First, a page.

The book starts off with Sophie in a high school class in the real world.  She is only twelve years old.  She then runs into Fitz who tells her that she is not really a human – she is an elf.  Elves are not like the ones you would think of from Santa’s workshop or Lord of the Rings.  These Elves have special powers, or abilities.  Sophie has the abilities to read minds and a photographic memory, which is the reason why she is so smart in the human world.  During her time in the Elves land she starts to go to schools, and makes friends like Brianna and Dex.  She also learns that there are other species not just Elves.

This book was a lot of fun to read.  I really enjoy long books and this book was 512 pages! A bit longer than I normally read but I love longer books.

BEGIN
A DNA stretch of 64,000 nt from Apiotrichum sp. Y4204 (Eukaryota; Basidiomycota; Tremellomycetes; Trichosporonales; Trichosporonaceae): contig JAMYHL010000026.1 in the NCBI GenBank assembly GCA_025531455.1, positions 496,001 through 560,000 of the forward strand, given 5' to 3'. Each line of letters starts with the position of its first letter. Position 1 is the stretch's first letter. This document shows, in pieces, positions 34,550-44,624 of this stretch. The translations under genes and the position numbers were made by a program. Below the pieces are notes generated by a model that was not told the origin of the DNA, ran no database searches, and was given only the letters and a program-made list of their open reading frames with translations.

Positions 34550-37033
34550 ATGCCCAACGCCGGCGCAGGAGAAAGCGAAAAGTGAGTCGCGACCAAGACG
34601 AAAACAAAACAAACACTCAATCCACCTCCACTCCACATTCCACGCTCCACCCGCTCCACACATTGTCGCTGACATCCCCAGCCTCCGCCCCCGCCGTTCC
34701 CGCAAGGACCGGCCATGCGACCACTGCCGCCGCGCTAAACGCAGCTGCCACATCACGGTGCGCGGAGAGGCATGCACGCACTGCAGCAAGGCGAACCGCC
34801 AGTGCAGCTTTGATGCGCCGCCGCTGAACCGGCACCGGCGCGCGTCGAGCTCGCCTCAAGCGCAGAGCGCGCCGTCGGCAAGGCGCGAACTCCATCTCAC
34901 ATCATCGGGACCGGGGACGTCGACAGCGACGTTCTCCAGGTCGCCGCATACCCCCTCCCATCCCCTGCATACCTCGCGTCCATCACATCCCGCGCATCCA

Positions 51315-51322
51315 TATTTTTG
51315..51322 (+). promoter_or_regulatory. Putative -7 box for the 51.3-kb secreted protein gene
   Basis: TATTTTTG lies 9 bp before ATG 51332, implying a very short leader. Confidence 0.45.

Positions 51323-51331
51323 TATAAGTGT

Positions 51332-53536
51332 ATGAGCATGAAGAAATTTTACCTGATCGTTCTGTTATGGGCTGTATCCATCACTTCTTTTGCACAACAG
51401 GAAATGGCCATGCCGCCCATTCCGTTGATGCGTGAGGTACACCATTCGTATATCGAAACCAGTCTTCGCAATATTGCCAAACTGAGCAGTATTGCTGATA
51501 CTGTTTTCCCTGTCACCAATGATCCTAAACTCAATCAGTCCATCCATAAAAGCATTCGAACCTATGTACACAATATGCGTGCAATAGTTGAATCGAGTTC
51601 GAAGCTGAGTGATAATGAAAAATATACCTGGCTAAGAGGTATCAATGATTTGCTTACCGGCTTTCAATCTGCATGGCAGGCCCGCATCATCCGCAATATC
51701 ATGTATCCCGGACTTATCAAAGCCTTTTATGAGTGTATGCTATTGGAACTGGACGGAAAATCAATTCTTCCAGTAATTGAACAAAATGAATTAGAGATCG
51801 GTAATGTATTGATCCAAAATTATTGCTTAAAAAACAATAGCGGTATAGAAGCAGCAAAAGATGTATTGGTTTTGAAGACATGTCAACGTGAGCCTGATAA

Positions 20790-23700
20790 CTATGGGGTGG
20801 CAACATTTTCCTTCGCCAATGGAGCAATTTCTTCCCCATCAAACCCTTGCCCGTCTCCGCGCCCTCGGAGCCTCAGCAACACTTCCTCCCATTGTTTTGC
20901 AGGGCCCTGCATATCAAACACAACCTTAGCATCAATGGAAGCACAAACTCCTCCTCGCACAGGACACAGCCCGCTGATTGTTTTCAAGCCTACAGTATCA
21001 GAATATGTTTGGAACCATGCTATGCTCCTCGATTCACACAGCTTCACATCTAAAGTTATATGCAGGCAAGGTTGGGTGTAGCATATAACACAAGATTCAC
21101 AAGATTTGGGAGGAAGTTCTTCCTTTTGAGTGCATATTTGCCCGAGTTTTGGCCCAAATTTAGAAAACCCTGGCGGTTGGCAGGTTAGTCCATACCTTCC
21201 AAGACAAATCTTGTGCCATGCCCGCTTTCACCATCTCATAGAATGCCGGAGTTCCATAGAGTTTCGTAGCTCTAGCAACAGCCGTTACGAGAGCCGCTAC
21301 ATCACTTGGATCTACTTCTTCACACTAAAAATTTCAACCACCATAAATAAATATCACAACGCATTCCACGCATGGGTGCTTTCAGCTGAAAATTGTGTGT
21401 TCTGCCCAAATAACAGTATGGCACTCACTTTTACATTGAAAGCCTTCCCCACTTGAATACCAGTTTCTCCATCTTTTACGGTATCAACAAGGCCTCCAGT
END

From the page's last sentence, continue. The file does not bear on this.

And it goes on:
The Hidden Oracle by Rick Riordan

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Review by: apiazza4

The Hidden Oracle by Rick Riordan is the first book in The Trials of Apollo series. In this book, the god Apollo is cast down from Olympus by his father Zeus, king of the gods, for starting the war with Gaea, the Greek earth goddess. He is turned into a 16-year-old mortal boy with none of his godly powers. Without Apollo (the god of poetry, healing, prophecy, and other things) up in Olympus, the oracles go silent. Oracles tell prophecies, the prediction of what is to come. Apollo meets a street girl in New York named Meg and it turns out she is a demigod, half-human, half-god.

Meg has a goddess mother and a mysterious step-father who has some big plans that become clear in the end. Meg’s real father was killed by “The Beast” when she was young. Apollo and Meg go on an adventure together to reclaim the stolen oracles and find the missing campers from Camp Half-Blood.

I liked the unexpected twists and the cliffhangers at the end of each chapter. I also liked that it was told from the point of view of Apollo, so you knew what he thought about the different events in the story. I would recommend this book because it is full of adventure and suspense, so you will never want to put it down.